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For First Fridays Red Deer this September, check out the popup exhibit Sex, Sin & 69 located inside the MAG’s permanent history exhibition, Remarkable Red Deer: Stories from the Heart of the Parkland; and watch visiting Tibetan Monks create a Sand Mandala in our Stewart Discovery Studio.
First Fridays Red Deer at the MAG are free to attend; donations are welcome. Enjoy some light refreshments and snacks.
About Sex, Sin & 69:
In June 1969, Canada enacted landmark legislation to “decriminalize” homosexuality nationwide. 50 years later, there is a need to explore how this history continues to impact our community. Making its way across Canada on a national tour, Sex, Sin & 69 is a ground-breaking 80-minute documentary and complementary photo exhibit. Together these pieces explore diverse voices from across Canada’s contemporary queer community as they relate to Bill C-150 and shaping LGBTQI2S movements into the future.
Canada owns a legacy of state-sponsored discrimination against LGBTQI2S communities. This continues to present as entrenched homophobia, biphobia, transphobia and the suppression of Two-Spirit Indigenous Peoples. This history of state suppression did not cease in 1969, and the LGBTQI2S community continues to fight for respect, equity, and inclusion across Canada.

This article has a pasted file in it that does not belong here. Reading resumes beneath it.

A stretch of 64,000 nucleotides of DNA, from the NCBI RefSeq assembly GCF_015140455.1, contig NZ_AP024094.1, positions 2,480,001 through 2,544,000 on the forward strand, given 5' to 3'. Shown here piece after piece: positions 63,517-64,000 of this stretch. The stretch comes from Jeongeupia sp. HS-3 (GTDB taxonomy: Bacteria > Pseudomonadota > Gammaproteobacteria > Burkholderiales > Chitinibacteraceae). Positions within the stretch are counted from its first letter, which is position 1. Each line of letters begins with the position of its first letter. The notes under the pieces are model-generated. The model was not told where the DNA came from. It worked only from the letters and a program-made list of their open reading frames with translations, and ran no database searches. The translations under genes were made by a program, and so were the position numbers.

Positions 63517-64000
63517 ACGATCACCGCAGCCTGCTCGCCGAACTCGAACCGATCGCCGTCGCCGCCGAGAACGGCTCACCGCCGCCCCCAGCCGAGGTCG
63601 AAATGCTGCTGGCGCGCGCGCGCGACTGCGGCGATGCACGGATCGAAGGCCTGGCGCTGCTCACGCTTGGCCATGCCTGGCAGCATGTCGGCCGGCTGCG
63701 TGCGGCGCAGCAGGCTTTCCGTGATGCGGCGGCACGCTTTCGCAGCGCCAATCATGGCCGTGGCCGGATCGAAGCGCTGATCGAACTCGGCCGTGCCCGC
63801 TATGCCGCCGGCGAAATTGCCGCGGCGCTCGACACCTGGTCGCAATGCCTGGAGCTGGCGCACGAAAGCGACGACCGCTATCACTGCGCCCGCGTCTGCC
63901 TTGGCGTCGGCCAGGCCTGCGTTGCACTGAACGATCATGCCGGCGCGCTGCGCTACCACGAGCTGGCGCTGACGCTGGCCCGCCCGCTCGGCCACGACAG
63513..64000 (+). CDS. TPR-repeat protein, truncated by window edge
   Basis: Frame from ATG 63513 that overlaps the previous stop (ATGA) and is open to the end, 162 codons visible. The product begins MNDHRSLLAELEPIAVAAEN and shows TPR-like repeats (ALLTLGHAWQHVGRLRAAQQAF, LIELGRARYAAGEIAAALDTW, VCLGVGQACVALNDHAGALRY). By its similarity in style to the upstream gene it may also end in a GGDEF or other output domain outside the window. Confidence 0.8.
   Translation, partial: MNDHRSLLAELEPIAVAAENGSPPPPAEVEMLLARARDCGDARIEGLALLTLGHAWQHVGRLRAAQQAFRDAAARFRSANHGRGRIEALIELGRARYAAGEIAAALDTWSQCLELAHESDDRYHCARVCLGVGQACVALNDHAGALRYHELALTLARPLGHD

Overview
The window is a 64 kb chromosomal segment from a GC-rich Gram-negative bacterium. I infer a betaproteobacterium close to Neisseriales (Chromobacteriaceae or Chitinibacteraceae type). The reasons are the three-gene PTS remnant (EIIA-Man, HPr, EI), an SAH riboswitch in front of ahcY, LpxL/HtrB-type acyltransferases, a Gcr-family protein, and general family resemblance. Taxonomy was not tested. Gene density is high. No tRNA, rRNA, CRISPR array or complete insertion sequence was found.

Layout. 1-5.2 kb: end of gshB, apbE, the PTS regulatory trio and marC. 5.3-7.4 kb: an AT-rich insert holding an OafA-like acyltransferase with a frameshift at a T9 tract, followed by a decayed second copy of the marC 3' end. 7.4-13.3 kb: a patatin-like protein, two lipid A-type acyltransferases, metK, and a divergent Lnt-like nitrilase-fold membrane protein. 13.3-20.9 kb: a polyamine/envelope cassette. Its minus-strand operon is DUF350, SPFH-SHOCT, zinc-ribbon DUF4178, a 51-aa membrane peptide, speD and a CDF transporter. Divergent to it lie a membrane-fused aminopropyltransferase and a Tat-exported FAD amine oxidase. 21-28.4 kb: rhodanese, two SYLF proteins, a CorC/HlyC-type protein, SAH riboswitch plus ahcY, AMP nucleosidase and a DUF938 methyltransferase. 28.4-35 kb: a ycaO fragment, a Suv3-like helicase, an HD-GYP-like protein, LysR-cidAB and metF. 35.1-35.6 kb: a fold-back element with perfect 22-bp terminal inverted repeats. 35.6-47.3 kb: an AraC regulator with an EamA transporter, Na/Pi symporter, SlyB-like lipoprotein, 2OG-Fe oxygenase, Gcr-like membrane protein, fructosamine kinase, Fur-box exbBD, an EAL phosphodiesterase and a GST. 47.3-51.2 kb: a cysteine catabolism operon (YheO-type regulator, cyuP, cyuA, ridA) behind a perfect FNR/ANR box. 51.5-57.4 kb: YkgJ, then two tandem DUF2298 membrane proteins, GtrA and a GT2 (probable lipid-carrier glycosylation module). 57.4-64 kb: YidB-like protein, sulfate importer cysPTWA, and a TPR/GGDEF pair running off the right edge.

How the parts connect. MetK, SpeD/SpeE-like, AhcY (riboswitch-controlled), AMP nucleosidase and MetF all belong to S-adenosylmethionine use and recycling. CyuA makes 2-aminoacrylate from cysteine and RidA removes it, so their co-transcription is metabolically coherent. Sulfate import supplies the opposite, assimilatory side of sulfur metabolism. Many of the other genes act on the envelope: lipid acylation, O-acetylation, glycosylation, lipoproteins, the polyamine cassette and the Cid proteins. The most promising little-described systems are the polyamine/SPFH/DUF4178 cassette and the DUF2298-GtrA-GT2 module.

About the Sand Mandalas:
Tibetan Buddhist Monks of Dzongkar Choede monastery (India) will be in the Stewart Discovery Studio creating a Sand Mandala. Drop-in during our regular gallery hours to observe their work!
“Mandala is a Sanskrit word meaning “world in harmony” and serves as a tool for guiding individuals along the path of enlightenment. Monks begin construction of the sand mandala by consecrating the site with sacred chants and music. Millions of grains of coloured sand are painstakingly laid into place on a flat platform over a period of several days, forming an intricate diagram of the enlightened mind and the ideal world.
The mandala’s purpose is to help transform ordinary minds into enlightened ones. The monks then enact the impermanent nature of existence by sweeping up the coloured grains and dispersing them in flowing water to bless and purify the water.
According to Buddhist scripture, sand mandalas transmit positive energies to the environment and to the people who view them…” Taken from Dzongkar Choede Monastery pamphlet.
|September 6, 2019||5:00 pm - 8:00 pm|
Red Deer Museum + Art Gallery